They had their chance
Low power mode continues, but I had to say something about this!
We’re in low power mode for a few days due to spring break and Easter. Thanks for reading!
We've just passed Ivy Day, when the Ivy League and other top colleges revealed which applicants were offered seats in the class of 2027. It’s always stress-inducing, and it's getting more so.
I have two things to say about this. The first is that elite U.S. colleges need to expand; instead, the truly elite ones, where the insane tuition is most likely to pay off in the long run, are in some cases doing the exact opposite: actually shrinking the size of their undergraduate classes.
For example, the U.S. population has grown 33 percent since 1980, but the size of the freshman class at Harvard has actually been reduced 9 percent.
In exchange for their continued federal funding, tax-exempt status, massively privileged endowments and rarefied air, I'd love to see these elite colleges go on an acquisition spree, buying the physical plants of some failing colleges. I dream of a "Harvard University, Gary, Indiana Campus" or "Stanford University at Omaha."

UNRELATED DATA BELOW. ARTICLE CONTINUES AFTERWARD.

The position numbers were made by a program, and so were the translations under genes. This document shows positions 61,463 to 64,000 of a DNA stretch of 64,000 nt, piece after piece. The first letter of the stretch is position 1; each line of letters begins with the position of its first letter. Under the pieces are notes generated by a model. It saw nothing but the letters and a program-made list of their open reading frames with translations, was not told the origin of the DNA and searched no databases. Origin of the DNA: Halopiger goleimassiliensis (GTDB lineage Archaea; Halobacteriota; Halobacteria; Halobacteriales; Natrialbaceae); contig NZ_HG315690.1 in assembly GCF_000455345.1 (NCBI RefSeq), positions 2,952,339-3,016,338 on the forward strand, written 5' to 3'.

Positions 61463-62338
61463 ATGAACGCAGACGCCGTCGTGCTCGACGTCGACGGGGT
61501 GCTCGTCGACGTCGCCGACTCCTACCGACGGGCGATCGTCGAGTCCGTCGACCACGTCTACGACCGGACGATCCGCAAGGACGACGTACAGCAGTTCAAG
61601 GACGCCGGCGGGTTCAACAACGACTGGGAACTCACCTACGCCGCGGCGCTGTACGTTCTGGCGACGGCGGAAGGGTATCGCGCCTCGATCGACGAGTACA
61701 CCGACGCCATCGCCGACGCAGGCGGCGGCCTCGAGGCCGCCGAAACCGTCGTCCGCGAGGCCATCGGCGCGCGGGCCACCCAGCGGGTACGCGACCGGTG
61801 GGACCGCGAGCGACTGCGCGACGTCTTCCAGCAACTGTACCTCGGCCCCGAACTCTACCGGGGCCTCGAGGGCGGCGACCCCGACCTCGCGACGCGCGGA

It probably isn't going to happen, but if I ever run for office it will be part of my platform. (Not that I am going to run for office.)
The second thing I have to say is to share the stories of people who didn't get into their dream schools, but who say their lives turned out pretty darn good anyway.
As someone who thought way back when, for some bizarre reason, that Notre Dame would be my dream school, probably because one of my high school English teachers was a very proud alum, but who is glad now that I did not get in (they had their chance), I'm glad to have compiled these.
If you know someone who’s waiting for what we used to call the “fat envelope,” or who has recently received some bad news, maybe they’ll find this useful.
First choice was UCLA; went to UC, Santa Barbara.
“I always thought I’d go to UCLA. … I ended up not only loving the smaller atmosphere [at Santa Barbara}, but the central coast in general. I was there when [the movie] Sideways happened … and ended up starting a wine business … Those were good years, also because my wife happened to transfer in…”
–Mark Aselstine, founder, Uncorked Ventures